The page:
A dear friend and one of pop music’s greatest songwriters has passed.
P. F. Sloan was born Phillip Gary Schlein. Phil’s father changed their surname to Sloan to avoid anti-Semitism. Phil’s sister called him Flip (the “F” in “P. F.”)
I first met Phil through one of my models, Helena Rowe. She was Phillip’s girlfriend at the time and, like Phil, a devotee of Indian mystic Sai Baba. During my figure drawing workshops I play tapes and CDs I’ve made. One of them was a cassette I had made of P.F. Sloan songs. Upon hearing my tape, Helena asked me if I would like to meet Phillip. I enthusiastically responded in the affirmative.
P.F. Sloan at home in L. A.
If you’re unfamiliar with P. F. Sloan, you can’t be blamed. Phil was more of a behind-the-scenes kinda guy. Here are some of the hits he wrote:
“You Baby” and “Let Me Be” (The Turtles)
“A Must to Avoid” and “Hold On” (Herman’s Hermits)
“Take Me For What I’m Worth” (The Searchers)
“Secret Agent Man” (Johnny Rivers)
“Where Were You When I Needed You” (The Grass Roots; The Bangles)
“Summer Means Fun” (Jan & Dean; The Fantastic Baggies)
“(Here They Come) From All Over the World” (Jan & Dean)
“Tell ‘Em I’m Surfin’” (The Fantastic Baggies)
The Fantastic Baggies. Phil is second from the left.
He’s most famous (or infamous) for writing “Eve of Destruction”. That song got him into a lot of trouble. His record company hated it, calling it un-American commie trash. They tried to bury the song, but couldn’t.
A reluctant Barry McGuire had the hit with Phil’s protest classic.
Bob Dylan heard the song and asked to meet Phil. The record company (Dunhill) refused. They last thing they wanted was for Phil or “Eve of Destruction” getting any more attention. Phil found out that Dylan wanted to meet him and was crushed when the record company refused to cooperate.
The next day, Dylan arrived at Dunhill, accompanied by a very straight looking gentleman wearing an expensive suit. Dylan asked to see the president of Dunhill.
“How much for your record company?”
“I said how much for your record company. This is my accountant; tell him the amount and he’ll write you a check. If buying your company is what it will take for me to meet P. F. Sloan, then I’ll buy your company. I want to meet P. F. Sloan.”
Dylan called Dunhill’s bluff. Bob got to meet Phil. They got together at Dylan’s hotel room. Dylan said, “I think you might find this interesting.”
Bob placed a record on the turntable. It was an advance copy of Highway 61 Revisited.
Phil listened intently to the amazing new Dylan songs.
“Bob watched my face. He could see that I clearly ‘got it’. I got the humor, I understood all the metaphors, the subtleties and nuances of what he had written.”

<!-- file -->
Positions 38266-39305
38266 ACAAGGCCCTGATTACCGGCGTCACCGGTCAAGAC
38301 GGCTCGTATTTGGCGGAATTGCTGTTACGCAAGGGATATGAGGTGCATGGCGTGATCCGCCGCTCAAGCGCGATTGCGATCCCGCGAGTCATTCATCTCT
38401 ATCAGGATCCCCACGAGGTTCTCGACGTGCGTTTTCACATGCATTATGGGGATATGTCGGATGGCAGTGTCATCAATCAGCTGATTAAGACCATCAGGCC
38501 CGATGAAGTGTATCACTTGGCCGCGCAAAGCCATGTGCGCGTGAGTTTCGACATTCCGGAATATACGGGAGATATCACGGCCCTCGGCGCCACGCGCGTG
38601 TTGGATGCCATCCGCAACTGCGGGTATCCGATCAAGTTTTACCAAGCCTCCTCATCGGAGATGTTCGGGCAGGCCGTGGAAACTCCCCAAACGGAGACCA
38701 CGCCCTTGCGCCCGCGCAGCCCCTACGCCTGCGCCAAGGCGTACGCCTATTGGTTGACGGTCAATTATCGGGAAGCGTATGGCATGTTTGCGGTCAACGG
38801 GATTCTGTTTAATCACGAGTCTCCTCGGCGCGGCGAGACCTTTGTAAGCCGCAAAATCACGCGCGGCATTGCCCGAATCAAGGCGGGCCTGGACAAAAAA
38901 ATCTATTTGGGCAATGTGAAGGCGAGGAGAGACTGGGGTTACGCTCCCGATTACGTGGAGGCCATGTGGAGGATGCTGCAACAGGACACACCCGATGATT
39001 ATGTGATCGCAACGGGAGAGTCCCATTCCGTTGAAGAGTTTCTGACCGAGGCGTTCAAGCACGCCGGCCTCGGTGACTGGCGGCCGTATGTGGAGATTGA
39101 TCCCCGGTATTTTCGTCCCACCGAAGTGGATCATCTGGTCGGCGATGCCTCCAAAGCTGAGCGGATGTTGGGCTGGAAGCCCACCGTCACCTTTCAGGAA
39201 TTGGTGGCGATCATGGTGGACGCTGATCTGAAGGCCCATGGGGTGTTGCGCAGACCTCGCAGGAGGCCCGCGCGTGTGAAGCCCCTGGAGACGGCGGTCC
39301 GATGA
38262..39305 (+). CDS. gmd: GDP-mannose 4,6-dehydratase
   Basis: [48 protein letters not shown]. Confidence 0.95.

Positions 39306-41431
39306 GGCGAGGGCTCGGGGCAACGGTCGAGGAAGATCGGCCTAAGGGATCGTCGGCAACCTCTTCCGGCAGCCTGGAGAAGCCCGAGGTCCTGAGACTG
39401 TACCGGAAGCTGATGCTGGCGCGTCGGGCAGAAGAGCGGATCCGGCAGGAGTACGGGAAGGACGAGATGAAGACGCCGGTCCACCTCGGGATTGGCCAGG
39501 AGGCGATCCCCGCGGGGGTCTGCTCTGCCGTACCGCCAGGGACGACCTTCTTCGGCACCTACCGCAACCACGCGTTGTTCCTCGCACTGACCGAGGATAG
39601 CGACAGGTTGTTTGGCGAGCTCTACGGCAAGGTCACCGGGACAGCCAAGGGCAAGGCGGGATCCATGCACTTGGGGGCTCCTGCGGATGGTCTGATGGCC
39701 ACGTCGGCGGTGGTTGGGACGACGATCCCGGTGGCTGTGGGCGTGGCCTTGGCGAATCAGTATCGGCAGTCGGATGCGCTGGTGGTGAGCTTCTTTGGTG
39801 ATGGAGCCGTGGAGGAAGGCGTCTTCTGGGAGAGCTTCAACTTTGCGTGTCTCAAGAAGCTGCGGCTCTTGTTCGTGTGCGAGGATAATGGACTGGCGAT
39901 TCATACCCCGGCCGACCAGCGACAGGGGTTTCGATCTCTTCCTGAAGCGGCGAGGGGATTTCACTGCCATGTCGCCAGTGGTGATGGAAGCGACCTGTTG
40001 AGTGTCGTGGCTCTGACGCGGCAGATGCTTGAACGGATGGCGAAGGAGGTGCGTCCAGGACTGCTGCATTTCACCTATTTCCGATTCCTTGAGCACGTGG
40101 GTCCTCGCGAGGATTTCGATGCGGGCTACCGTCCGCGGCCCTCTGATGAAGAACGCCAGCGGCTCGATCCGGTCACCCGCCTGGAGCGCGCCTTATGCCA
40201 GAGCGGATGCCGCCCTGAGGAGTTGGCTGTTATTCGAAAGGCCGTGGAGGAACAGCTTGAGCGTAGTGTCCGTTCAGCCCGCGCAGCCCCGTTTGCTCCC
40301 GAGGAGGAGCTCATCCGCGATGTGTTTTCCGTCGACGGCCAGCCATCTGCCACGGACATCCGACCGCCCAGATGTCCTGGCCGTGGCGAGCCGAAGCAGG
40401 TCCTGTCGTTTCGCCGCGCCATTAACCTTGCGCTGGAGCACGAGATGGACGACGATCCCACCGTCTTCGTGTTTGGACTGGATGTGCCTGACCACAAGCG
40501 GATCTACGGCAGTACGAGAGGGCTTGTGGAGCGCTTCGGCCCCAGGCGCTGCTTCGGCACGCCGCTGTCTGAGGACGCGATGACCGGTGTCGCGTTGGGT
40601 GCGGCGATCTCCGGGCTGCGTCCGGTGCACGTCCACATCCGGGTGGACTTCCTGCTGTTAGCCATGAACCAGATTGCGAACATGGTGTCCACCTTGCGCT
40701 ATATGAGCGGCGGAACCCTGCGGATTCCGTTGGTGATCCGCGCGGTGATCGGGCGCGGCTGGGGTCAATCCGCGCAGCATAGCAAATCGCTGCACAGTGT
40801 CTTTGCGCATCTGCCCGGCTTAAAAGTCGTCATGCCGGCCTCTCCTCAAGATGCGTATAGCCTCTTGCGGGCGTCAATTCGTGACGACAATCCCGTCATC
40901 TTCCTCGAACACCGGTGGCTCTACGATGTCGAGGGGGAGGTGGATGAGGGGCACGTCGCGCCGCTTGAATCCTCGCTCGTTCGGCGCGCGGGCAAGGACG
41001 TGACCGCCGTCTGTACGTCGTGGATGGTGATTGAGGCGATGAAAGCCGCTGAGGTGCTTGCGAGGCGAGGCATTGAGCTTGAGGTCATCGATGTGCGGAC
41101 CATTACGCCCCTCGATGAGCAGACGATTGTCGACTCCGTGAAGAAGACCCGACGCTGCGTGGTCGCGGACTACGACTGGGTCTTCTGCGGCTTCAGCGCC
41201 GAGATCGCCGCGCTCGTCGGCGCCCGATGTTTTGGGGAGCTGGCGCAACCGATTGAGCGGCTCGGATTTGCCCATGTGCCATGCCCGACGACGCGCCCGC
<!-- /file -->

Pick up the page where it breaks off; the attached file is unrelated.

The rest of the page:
After it was over, Dylan told Phil, “I’m going to give you a gift. Pick any song on the LP . You can be the first to record a cover version of that song.”
Phil picked “Ballad of a Thin Man”. He promptly recorded it as The Grass Roots (basically, Phil and the Wrecking Crew, Phil Spector’s stable of great session musicians) and released it as “Mr. Jones (Ballad of a Thin Man)”.
It was a big hit here in Los Angeles but only made it to 121 on the national charts. It’s a great version of the song.
Dunhill was furious that Sloan was recording and releasing his own songs. They wanted to keep him confined to solely being a Dunhill songwriter. They forced him to find another band and call them The Grass Roots, which he did (Dunhill was reputedly Mafia-owned. They told Phil he could continue to have his solo career — but only if he’d let them take one of his testicles, right then and there at the meeting).
Phil played with lots of groups. One group, The Mamas & The Papas, were fellow Dunhill stablemates. They played him “California Dreamin’” at their first Dunhill session. They didn’t really have an arrangement yet. Phil listened to the song.
“Great song, but you need an intro. How about this?”
Phil (who founded the surf band The Fantastic Baggies) took the introductory descending chords of The Ventures’ “Walk Don’t Run” and slowed them down. Voila! A pop classic was born.
Phil was a gentle, sensitive — and some might say tortured — soul. He claimed the lyrics to “Eve of Destruction” were mysteriously dictated to him. A voice told him to grab a pen and write as the voice spoke the lyrics. During the process, he had questions.
“Think of all the hate there is in Red China…”
“China?” asked Phil. “Not Russia?”
“Trust me”, the voice said. “It’s China. Keep writing.”
Because many of Phil’s personal stories seemed so fantastic he had lots of doubters.
“There’s reality,” one music biz insider told me, “and then there’s P. F. Sloan’s reality.”
My heart always went out to him whenever we’d meet. The pain inflicted upon him by the record business was all over his face. Whether his many bizarre tales were true or not, there’s no denying P. F. Sloan’s talent as a songwriter, arranger and producer. And from personal experience, I can tell you that he was also a kind and generous friend.
Phillip, my dear amigo, you will be missed.
All the leaves are brown…